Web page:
North Carolina voter purge: Should citizens investigate the rolls?

A federal judge ruled North Carolina should restore voter registrations for those who were purged from the rolls based on challenges from citizen groups recently.

Chris Keane/Reuters/File
Voters cast their ballots during early voting at the Beatties Ford Library in Charlotte, North Carolina, U.S. on October 20, 2016.

A federal judge in North Carolina ordered state election officials on Friday to restore thousands of voter registrations that were purged from the rolls in recent months, with some alleging that the cancellations targeted African-Americans voters.

On Monday, some affected voters – who had showed up at the polls only to find themselves removed – filed a lawsuit together with the NAACP calling the cancellations an illegal effort to suppress African-American votes.

“[T]here is little question that the County Boards’ process of allowing third parties to challenge hundreds and, in Cumberland County, thousands of voters within 90 days before the 2016 General Election constitutes the type of ‘systematic’ removal prohibited by the [National Voter Registration Act],” US District Judge Loretta Biggs wrote in her ruling, as reported by News & Observer.

Judge Biggs had earlier called the purge “insane,” similar to something out of the Jim Crow era.

While the incident occurs in the midst of an election season rife with talk of voter fraud, citizen efforts to "clean" voter rolls has gone on since at least 2012.

Some studies have pointed out that voter registration systems indeed need upgrades to filter out ineligible individuals. But are citizen-led efforts the best method to address it – and is Biggs clamping down on a grassroots movement to improve the electoral system?

Some experts say that relying on citizen efforts without in-depth validation by state and federal officials can be dangerous.

“There is a process in the National Voting Rights Act [NVRA] for addressing duplication and other problems with voter lists, and that process is pretty clearly stated,” says Thad Hall, subject matter specialist with research company Fors Marsh Group and a former professor at the University of Utah, in a phone interview with The Christian Science Monitor.

“The problem with citizens trying to do it is that we already know from voter registration that there are a lot of little things that occur that makes you think something is wrong with the list when there isn’t.”

Mr. Hall raised examples of similar names, errors in data entry for birthdays, outdated addresses, and other issues. He points out that after identifying suspicious cases, the key is the research and investigation to determine if the case is valid.

In the North Carolina case, members of the Voter Integrity Project had sent mail to addresses in the three counties and marked down those that came back as undeliverable or unreturned. They submitted those names to county boards, who then canceled their voter registration.

But according to federal law, states cannot remove voters from the roll within 90 days of the election and two federal elections have to pass before it can take effect. Judge Biggs also raised concerns about the strategy of relying on unreturned mail to determine that the voter doesn’t live in a registered location. They may have moved within the county and remain eligible to vote there, or, as in one of the plaintiff’s cases, noted by CNN, gets her mail from from the post office box and not her house.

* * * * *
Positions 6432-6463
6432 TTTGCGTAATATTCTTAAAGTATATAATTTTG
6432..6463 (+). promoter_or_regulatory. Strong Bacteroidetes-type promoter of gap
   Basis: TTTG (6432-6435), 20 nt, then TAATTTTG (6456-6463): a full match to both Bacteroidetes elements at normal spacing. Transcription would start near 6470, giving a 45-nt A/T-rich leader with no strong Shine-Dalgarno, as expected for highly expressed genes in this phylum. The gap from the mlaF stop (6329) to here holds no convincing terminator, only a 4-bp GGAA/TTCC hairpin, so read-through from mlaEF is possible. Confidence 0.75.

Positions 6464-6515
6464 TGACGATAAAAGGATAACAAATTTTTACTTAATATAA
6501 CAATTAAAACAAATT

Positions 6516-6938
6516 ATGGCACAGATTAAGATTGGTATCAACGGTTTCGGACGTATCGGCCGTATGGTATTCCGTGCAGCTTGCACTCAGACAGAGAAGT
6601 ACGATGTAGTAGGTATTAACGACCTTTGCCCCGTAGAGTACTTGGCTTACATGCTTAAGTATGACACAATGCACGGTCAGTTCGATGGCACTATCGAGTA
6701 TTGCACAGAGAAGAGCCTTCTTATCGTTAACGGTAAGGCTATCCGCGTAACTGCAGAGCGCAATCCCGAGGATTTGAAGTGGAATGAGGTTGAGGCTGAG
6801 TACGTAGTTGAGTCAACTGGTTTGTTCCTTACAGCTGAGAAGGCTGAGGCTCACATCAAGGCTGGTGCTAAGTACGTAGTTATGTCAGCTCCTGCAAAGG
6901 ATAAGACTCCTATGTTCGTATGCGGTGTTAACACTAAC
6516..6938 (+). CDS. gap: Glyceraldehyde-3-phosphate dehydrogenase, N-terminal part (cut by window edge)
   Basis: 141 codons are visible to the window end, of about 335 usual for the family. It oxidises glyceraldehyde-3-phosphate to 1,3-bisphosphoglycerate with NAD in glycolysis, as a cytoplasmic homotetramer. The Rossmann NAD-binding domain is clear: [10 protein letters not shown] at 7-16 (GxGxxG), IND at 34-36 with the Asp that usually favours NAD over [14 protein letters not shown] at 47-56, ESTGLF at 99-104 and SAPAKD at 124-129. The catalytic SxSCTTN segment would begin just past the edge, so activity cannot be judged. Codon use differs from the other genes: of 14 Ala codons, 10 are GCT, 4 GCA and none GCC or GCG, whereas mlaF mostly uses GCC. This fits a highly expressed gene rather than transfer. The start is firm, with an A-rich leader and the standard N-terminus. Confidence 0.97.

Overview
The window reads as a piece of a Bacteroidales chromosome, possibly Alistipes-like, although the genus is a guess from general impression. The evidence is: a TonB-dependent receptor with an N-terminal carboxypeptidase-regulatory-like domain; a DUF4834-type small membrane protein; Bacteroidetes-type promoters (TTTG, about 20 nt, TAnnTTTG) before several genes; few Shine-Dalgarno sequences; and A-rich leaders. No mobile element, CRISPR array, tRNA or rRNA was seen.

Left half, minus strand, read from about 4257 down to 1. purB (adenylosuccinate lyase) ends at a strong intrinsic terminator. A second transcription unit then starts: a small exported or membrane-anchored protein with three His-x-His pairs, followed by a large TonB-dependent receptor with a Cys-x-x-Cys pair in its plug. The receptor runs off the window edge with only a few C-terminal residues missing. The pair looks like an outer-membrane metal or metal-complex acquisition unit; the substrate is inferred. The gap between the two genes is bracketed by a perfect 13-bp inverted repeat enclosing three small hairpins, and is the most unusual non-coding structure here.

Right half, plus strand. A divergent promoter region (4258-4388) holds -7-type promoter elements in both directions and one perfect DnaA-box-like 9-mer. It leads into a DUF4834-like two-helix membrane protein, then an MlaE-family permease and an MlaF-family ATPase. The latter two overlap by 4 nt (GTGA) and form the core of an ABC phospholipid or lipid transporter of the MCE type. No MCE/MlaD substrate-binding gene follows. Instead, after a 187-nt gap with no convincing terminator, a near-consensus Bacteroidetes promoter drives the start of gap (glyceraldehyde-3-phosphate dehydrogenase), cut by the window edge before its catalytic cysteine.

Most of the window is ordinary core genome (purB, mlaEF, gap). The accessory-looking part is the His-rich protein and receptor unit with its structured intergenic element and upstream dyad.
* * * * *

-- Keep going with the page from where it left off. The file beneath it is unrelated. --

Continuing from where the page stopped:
The North Carolina State Board of Elections countered that private individuals can challenge eligibility of any county voter up to 25 days before the election. Before the registration is revoked, the affected individual will be able to receive a notice and attend a hearing with the board of elections as well. But since they sent the mail to the same addresses, many of the voters may not be aware that they're being challenged. 

“The biggest danger is removing someone from the roll who shouldn’t be removed,” explains Charles Stewart III, professor of political science at MIT.

“We see increasing attempts by citizen groups and local officials in the heat of a campaign trying to challenge voters," he tells the Monitor. "It’s improper in the days before election, unless there is direct evidence.”

Professor Stewart described multi-state efforts to update voter rolls, such as the Electronic Registration Information Center (ERIC) that compares multiple databases across states to reflect changes and alert officials to out-of-date data in the system.

As of July, 20 states and the District of Columbia have signed up for the program. Other solutions tested by various states include automatic voter registrations and same-day voter registrations.

But some experts say that scant evidence exists of voter fraud occurring even with outdated voter registration systems, and the citizen groups involved in these incidents have been revealed in investigations to have partisan ties, thus igniting suspicions.

“It’s troubling when private groups are doing this because they may be wrong and because they may be engaging in partisan manipulation,” Daniel Tokaji, law professor at Ohio State University tells the Monitor in a phone interview. “I think the big problem is that some states fail to comply with the requirements of the NVRA. It’s not as though we have an epidemic of voting fraud.”

The North Carolina State Board of Elections has said it is working to establish procedures necessary to comply with the court orders before election day.

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